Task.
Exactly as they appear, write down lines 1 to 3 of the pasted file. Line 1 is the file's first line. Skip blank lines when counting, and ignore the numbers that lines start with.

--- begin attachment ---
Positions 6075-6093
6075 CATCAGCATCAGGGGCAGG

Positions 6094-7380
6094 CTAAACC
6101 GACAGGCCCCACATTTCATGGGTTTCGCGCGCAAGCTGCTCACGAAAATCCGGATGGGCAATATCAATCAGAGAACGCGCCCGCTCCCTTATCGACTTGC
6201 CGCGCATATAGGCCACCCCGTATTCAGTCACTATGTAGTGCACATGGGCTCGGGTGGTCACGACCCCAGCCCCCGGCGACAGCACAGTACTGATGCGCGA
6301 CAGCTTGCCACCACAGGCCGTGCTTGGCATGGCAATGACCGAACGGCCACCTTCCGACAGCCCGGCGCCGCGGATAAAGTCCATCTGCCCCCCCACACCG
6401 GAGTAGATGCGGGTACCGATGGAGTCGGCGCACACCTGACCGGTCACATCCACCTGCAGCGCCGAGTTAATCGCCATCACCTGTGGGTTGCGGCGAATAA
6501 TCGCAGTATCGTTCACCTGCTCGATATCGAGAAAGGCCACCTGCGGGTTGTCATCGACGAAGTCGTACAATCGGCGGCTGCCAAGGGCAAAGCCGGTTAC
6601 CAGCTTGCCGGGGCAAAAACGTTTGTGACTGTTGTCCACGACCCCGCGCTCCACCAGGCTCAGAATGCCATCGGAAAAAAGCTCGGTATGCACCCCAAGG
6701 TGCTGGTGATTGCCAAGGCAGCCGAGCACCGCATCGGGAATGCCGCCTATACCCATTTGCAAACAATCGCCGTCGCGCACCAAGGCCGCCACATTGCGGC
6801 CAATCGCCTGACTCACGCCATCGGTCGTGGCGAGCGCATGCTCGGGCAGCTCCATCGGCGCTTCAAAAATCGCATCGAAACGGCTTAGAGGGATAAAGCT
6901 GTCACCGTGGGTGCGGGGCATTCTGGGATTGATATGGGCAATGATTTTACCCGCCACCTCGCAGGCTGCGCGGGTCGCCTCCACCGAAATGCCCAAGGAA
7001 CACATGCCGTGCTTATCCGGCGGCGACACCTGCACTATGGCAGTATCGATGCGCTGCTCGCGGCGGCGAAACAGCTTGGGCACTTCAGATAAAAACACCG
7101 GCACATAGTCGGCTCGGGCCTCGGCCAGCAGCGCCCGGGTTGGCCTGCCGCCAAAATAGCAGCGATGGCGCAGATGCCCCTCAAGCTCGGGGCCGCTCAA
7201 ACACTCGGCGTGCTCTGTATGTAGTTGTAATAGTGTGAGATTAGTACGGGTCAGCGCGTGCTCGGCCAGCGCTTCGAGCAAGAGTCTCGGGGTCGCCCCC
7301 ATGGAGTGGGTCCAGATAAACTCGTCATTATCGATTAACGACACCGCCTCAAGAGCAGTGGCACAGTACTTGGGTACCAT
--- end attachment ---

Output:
Positions 6075-6093
6075 CATCAGCATCAGGGGCAGG

Positions 6094-7380